Sewing a Pouf

If sewing isn’t your thing or you don’t have the time but would still like to own a grain sack pouf…this pouf along with a couple others will be for sale.  They will be avaliable at the grand reopening of Trend+Relic in St. Charles, Illinois on May 1, 2021.


Pouf insert, for this project I used a 16 inch cube insert.  I generally just find an affordable pouf that advertises that it has a removable cover, so I can remove and use the insert.

-3 pieces of choice washed fabric measuring 17 inches wide by 18 inches long for the sides (measurements depend on your pouf size, add one inch for seam allowance for the width and two inches for the length for fabric to cover the zipper)

-2 pieces of choice washed fabric measuring 17 inches wide by 17 inches long for side and top (measurements depend on your pouf size, add one inch to length and width for seam allowance)

***I typically use one grain sack to sew a pouf this size, I might need a little bit of complimenting fabric to patch it together if I am short on fabric.  Some good online shops that sell grain sack fabric include grainsackObjekts1, and Parna UK.*** Grain sack fabric is great for poufs because it is very durable.

-1 piece of neutral washed canvas fabric for the bottom measuring 17 wide and 17 inches long(measurements depend on your pouf size, add one inch to length and width for seam allowance).  You will want sturdy fabric for the bottom.  

 –Upholstery zipper measuring at least 50 inches (again this depends on the size of your pouf, but have a long enough zipper to go the full width of 3 side pieces sewn together).

-Sewing machine


-scissors, rotary cutter,  cutting mat, and metal ruler

-Optional Dacron if you like a full look, and upholstery thread to secure

-Optional buttons


1) Cut the fabric to size:

           -3 pieces of 17 inches wide by 18 inches long for the sides

           -2 pieces of 17 inches wide by 17 inches long a side and top

          -1 piece of plain canvas for the bottom measuring 17 inches by 17 inches

Amateur mock up of the 6 sides that need to be cut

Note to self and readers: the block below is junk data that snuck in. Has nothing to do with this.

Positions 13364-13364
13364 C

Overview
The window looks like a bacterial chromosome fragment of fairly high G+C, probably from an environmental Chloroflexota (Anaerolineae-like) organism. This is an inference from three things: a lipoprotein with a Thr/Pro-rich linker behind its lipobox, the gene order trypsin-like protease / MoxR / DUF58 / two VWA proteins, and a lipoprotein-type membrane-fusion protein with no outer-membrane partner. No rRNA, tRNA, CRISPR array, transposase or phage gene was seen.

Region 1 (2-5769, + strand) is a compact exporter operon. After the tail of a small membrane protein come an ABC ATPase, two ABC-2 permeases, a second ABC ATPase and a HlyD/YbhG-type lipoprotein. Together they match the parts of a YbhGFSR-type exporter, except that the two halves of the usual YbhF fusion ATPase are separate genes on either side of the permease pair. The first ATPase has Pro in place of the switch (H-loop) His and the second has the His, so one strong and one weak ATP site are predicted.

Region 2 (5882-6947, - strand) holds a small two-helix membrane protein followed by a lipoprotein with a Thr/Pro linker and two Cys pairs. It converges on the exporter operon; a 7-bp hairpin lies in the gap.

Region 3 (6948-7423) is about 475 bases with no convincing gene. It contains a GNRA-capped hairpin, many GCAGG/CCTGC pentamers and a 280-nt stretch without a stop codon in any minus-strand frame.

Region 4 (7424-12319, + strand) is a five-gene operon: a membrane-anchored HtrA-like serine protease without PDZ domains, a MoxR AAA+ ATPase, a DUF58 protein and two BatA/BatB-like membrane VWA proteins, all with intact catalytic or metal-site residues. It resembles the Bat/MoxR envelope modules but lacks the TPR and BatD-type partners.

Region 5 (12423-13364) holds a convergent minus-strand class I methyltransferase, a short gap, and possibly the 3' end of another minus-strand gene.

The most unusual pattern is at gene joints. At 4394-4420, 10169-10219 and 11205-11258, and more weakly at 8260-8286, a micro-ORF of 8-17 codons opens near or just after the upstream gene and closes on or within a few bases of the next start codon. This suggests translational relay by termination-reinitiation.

~I have found grain sacks offer enough (sometimes ALMOST enough) fabric for the sides and top of a pouf this size.  I have always had to piece together two smaller ends to make one complete side, I like the look of adding buttons.  Pssst these buttons don’t work, they are just there for appearance, like a fake drawer. Sometimes I am just short some fabric here and I add complementary piece and it looks just fine.

2) Finish the edges of the fabric pieces with a zigzag stich on a sewing machine or if you have a serger finish the edges.  This makes it possible to wash the pouf cover without the ends fraying. ***Make sure all your fabric is washed and dried before starting the project, otherwise it might shrink if washed later*** If you don’t plan on ever machine washing the pouf cover you could skip this step.

3) Place two of the fabric pieces that measure 17 by 18 right sides together, sew with a 1/2 inch seam allowance the length of 18 inches on one side. At the top I start sewing the stitch about a 1/2 inch from the top, this makes it easier when its time to add the top.  I like stitch each line twice just to add stability for wear and tear. Then repeat this with the third piece of the same measurement.  You will have a strip of three pieces of fabric sewn together like this:

4) Take the long strip of the three pieces of fabric sewn together and at the bottom iron a inch fold in prepartion for the zipper.

5) Pin the zipper in place, I align the bottom of the zipper with the bottom of the folded fabric, and the right side of the zipper is facing the inside of the fold. The zipper should go the length of the three pieces sewn together.  Then I stitch it in place using a zipper foot.  I sew the top of the zipper to this piece of fabric.  I also am sure to add a small piece of fabric to the ends of the zipper to make sure that handle doesn’t go sliding off.  When I first attempted making a pouf, I tried to squeeze an insert into one length of a side where I added functioning buttons.  That was impossible.  You really need to have 3 sides of the cube open to fit the pouf inside.

6) Once the zipper is in place. This fabric should be about 17 inches tall and line up pretty close to the fourth side that is 17 inches by 17 inches.  Then sew this fourth piece into place with right sides facing each other on the end of the other three sides, then connect the final two ends to start to shape your cube.  

7) Then I add the bottom. I line up the corners of the bottom fabric with the corners of side fabric.   I pin the bottom with right side with the right side of the zipper. I don’t add the 1 inch fold this time, I just line up the edges of the bottom fabric and zipper.  I carefully sew the other side of the zipper to bottom piece. Then I continue on to sew it together to the side without the zipper, using right sides together, with 1/2 inch seam allowance.  I open the zipper a couple of inches now because it gets kind of tricky to do it after the top is sewn in place.

8) I line up the corners of the top piece with the top corners of the side, with right sides together I pin in place.  Then I finish off with 1/2 inch seam allowance. 

9) Open up the zipper as much as you can and turn the pouf cover right side out. 

10) You can stuff your insert in place, zip it up, and enjoy your pouf.

 10)If you prefer a fuller look you can add dacron to the insert. 

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